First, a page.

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‘Y: The Last Man’ Still Had a World Left to Explore

Canceled during the run of what could have been its initial season, "Y: The Last Man" had pieces in place to improve on an already solid start.

Y: The Last Man -- "Mann Hunt” -- Season 1, Episode 5 (Airs September 27) -- Pictured: (l-r) Ashley Romans as Agent 355, Ben Schnetzer as Yorick Brown. CR: Rafy/FX

“Y: The Last Man”

Rafy/FX "

[This post originally appeared as part of Recommendation Machine, IndieWire’s daily TV picks feature.]

Where to Watch ‘Y: The Last Man: Hulu (as part of the short-lived “FX on Hulu” brand, which is now back to simply being “FX” again)

Sometimes, the world ends on TV at a gradual pace. Things start to turn bad bit by bit until very little seems recognizable. But “Y: The Last Man” didn’t so much boil slowly the proverbial frog as much as it flash seared it in a giant pool of lava.

2021 was a pandemic year on screen, too, as evidenced by the ever-growing roster of shows charting the arrival and aftermath of a mysterious virus. The end of the “Y: The Last Man” premiere has maybe the most brutal depiction of one of those biological forces ripping through society. There’s barely a chance for overseas rumblings to make it back to the Presidential stronghold before people in the room start dropping to swift, bloody deaths.

The show’s mostly linear approach to following Yorick (Ben Schnetzer) and the scattered survivors isn’t necessarily better or worse than that of other shows with a more elastic relationship to time. “Y: The Last Man” says goodbye to the old world in a definitive way. The rest is consumed by discovering what’s left in its wake.

Knowing as much makes “Y: The Last Man’s” cancellation earlier this fall even more of a bummer. This wasn’t a series that artificially put off answers as a means of keeping viewers invested. The efficient groundwork at the outset meant that the show had a number of different threads it could follow at any given moment. As IndieWire’s Kristen Lopez pointed out in her review of Season 1, those initial choices do make for a dense story to follow, with some difficult, sometimes inelegant juggling early on.

But much as its characters start to get a better grasp on the logistical and emotional realities of their new world, the show does, too. It’s easy to draw stability from two characters at the center as dynamic and compelling as 355 (Ashley Romans) and President Brown (Diane Lane). Theirs isn’t a complete, resolute steadiness — each performance benefits from moments where those around them get a peek behind their confident exteriors — but each provide the assurance you need that “Y: The Last Man” is in safe hands.

The show doesn’t focus all its energy on chaos and carnage (though the bodies dangling out of car windows and lying underneath tarps are certainly an ever-present reminder). Instead, the best parts of “Y: The Last Man” focus on a world that’s empty more than it’s broken. The response to that void is a strange mix of grief, anger, confusion, despair, and (for some) relief. In showing the different forces that fill the hierarchical void left behind by a total wipeout of those with Y chromosomes, “Y: The Last Man” finds a middle road between a fight of moral absolutes and an easy “we’re all the same” approach. There are groups who look to control and some who look to unite. A world without the majority of men isn’t one without protests or uses of excessive force or political infighting.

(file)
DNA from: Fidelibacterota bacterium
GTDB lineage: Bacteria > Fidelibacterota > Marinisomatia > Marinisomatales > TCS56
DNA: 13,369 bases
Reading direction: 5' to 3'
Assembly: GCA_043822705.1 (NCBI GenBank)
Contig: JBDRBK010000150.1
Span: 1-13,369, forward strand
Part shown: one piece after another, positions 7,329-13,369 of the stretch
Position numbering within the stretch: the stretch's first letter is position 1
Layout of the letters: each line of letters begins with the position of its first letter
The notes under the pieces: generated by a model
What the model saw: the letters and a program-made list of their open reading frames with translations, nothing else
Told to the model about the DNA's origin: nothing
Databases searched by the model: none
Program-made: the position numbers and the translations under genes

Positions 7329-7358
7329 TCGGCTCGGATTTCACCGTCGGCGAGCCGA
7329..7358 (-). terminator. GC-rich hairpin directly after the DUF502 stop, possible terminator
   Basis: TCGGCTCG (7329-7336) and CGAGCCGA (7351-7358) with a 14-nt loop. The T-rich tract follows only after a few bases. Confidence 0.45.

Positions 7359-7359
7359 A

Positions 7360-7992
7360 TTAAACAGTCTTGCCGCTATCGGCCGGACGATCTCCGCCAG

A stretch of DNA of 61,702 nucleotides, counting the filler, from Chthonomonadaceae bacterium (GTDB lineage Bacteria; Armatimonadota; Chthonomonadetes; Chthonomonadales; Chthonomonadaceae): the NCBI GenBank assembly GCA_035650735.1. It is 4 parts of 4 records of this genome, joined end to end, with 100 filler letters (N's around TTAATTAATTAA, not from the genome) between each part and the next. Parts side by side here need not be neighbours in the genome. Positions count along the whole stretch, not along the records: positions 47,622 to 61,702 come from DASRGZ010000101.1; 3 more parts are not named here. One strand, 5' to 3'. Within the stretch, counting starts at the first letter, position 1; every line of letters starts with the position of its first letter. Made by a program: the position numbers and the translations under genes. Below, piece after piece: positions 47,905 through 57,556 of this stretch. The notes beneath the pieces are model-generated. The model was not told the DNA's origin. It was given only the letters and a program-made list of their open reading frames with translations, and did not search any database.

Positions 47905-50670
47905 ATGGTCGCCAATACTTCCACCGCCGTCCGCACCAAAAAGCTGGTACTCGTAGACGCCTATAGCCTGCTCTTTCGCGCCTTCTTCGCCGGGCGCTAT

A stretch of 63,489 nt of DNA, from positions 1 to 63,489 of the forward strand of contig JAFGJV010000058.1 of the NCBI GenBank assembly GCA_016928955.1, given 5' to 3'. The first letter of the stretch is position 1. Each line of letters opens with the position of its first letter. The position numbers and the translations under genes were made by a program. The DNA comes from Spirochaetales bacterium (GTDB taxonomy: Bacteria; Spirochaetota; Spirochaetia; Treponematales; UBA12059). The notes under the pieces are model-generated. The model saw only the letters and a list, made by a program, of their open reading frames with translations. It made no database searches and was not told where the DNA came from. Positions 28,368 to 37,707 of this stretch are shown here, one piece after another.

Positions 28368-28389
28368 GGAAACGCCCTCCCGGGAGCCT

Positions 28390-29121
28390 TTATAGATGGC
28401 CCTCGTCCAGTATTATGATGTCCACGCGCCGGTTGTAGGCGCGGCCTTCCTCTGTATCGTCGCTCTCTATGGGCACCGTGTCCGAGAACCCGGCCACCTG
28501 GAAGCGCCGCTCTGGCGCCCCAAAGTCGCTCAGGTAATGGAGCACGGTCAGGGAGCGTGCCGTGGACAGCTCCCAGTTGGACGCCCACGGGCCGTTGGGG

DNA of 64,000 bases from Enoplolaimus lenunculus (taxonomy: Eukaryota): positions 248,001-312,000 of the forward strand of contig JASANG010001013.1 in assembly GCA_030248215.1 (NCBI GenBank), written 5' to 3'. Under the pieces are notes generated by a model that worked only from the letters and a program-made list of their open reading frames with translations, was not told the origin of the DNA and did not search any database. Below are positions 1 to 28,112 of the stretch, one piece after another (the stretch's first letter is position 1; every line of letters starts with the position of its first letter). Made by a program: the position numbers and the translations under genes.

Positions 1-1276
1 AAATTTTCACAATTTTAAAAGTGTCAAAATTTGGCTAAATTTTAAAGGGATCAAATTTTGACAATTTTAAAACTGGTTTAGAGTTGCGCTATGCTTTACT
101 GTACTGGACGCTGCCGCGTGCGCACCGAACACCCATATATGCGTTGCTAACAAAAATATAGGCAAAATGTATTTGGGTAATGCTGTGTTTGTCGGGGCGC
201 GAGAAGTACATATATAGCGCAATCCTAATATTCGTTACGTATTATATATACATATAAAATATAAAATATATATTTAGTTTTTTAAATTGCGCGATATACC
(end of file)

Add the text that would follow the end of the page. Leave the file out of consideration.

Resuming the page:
There’s also another stark distinction made between what these characters want for themselves and what they want for the world. That sense of balance and sacrifice comes through in Nora (Marin Ireland), a former DC aide just trying to keep a glimmer of hope alive for her daughter. Even with the plot-based table-setting and heady discussions of what each survivor owes to the world that remains, “Y: The Last Man” still has the room to let these characters process each new location and set of circumstances. This cast, filled with standouts, manages to communicate so much in those moments. Ireland stares down a vulture, Lane conveys the stress of prepping for a big motivational speech, and Romans somehow conjures the emotional weight of a flashback without the show ever having to cut away from 355 sleepwalking. (Also doing incredible work here: composer Herdís Stefánsdóttir, who delivered one of the year’s best TV scores.)

There are stretches of “Y: The Last Man” that are essentially a roadtrip drama, with travelers forced to assess new surroundings on a near-constant basis. That can make a story feel a little unwieldy, having to readjust to a new set of rules, a new power structure, a new way of eventually getting out alive. If anything, “Y: The Last Man” welcomed the messiness that comes with not staying in one place. It’s easy for a pandemic series to feel like an endurance test. “Y: The Last Man” had all the pieces in place to keep exploring instead.

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